CANDDi Blog

What Automotive Brands Can Do Better Online- Sell

Published 09 Sep 2011 by , CANDDi
Read this in about about 3 minutes

Our favourite web news source eConsultancy carried a piece on its blog this week about what automotive brands can do better on their websites. Having had some experience in this area - and done a lot of research around it - in the recent past, I thought we ought to craft a response.

Our favourite web news source eConsultancy carried a piece on its blog this week about what automotive brands can do better on their websites. Having had some experience in this area - and done a lot of research around it - in the recent past, I thought we ought to craft a response.

One of the issues the editor Graham Charlton pointed out was that some brands are poor at following up online leads - as he himself experienced. From what we have seen, there are three issues here:

  • The quality of the information captured by the website
  • The decision-making ability of the sales manager/dealer principal based on this information
  • The quality of the salespeople in the showroom

The last point is not for us to address. Suffice to say we have met some very sharp people working with the automotive sector. But almost all of them have bemoaned the quality of some sales staff they have experienced in their own pasts - and sometimes in the present.

However the other two issues are very much in CANDDi’s sweet spot. Let’s take them in order:

Poor quality information capture

We know that more than one of the major car brands in the UK passes leads in the following email format to its dealers:

  • Enquiry Name: Fred Bloggs
  • Telephone Number: 0123456789

…and that’s it. That’s all the information they get. Not even what car they were enquiring about. How embarrassing must it be to have to pick up the phone to these ‘leads’ (and I use the term loosely) and have to ask them what car it is they were actually interested in?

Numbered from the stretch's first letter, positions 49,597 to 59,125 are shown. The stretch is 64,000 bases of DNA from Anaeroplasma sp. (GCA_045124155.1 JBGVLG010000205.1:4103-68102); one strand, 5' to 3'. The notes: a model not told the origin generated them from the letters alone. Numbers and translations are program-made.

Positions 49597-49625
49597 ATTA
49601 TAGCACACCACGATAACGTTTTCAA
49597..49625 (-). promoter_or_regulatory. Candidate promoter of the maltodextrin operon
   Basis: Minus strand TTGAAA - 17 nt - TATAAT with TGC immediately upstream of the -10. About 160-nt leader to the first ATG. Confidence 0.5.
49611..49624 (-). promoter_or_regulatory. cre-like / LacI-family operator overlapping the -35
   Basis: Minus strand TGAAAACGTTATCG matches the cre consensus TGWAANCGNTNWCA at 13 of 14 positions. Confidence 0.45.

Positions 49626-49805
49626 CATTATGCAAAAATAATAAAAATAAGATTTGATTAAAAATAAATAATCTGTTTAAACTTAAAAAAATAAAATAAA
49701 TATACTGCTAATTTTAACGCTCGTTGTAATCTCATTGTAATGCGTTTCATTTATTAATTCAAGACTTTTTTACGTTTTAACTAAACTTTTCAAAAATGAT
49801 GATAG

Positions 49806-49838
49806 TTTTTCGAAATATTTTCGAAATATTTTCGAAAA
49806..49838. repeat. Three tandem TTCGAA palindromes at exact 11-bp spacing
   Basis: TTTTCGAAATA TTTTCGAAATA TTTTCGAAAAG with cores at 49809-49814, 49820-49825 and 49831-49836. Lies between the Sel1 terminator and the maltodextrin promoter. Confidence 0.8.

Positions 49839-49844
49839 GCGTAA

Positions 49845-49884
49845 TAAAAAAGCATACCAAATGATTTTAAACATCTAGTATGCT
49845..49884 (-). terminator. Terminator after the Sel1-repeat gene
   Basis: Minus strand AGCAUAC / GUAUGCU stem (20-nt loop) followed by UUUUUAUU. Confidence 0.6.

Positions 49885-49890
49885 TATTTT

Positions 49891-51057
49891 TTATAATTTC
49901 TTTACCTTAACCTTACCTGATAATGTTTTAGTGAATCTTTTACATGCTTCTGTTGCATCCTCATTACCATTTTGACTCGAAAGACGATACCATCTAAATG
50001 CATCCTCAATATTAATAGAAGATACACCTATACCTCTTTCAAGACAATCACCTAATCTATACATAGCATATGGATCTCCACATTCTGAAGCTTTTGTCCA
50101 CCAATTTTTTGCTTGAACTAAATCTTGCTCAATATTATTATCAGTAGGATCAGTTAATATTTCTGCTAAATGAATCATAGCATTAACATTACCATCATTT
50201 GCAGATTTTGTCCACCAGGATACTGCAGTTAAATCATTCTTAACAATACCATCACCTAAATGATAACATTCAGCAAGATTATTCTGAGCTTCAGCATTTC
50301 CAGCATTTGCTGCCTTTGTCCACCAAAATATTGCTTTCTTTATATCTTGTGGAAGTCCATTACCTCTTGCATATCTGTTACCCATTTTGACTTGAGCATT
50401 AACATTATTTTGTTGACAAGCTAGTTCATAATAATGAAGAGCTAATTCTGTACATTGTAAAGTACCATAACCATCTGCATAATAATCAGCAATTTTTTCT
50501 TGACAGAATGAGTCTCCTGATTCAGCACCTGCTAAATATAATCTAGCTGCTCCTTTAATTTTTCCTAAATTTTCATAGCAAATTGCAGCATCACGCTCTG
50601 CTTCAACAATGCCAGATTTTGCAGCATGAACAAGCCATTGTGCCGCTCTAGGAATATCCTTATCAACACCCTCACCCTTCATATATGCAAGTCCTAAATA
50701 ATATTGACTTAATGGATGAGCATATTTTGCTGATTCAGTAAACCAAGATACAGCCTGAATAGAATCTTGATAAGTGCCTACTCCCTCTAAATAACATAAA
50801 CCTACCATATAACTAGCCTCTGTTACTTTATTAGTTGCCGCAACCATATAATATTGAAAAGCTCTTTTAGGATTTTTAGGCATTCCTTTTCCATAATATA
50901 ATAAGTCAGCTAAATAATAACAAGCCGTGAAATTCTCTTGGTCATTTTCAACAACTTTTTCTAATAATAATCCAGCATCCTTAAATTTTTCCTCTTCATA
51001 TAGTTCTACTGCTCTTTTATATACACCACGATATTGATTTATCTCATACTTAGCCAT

We’re working with dealerships today to overcome this issue, enabling their websites to capture rich information about prospects. Not just which car they enquired about, but which others they looked at and where they devoted the most time; even what search terms they entered when looking for their desired vehicle. Beyond the person’s name we can tell them a little bit about the enquirer - information from their public social profile that might help them to understand the prospect better.

Information-based filtering

Say a dealer has two salespeople. One might be a young guy great at shifting basic hatchbacks to first time buyers. The other might be a little more senior and have a good affinity with professionals seeking a smart saloon. Each one might have a lower hit rate when they deal with people outside their comfort zone. How does the sales manager choose which sales person to allocate each lead to? Based on the information in the lead above, it’s impossible.

This is clearly a very simplified example but it represents a situation we have had described to us in multiple dealerships.

CANDDi not only presents the sales manager with all of the information described above, it allows them to filter and allocate leads to the relevant salespeople. It can even apply an automatic score to leads based on defined criteria, allowing the lower quality leads (‘mickey.mouse@disney.com’) to be ignored, or filtered out to a call centre.

As we have stated many times before, the web is a great marketer but a terrible salesperson. With CANDDi and the features and benefits described above, we hope to change that.

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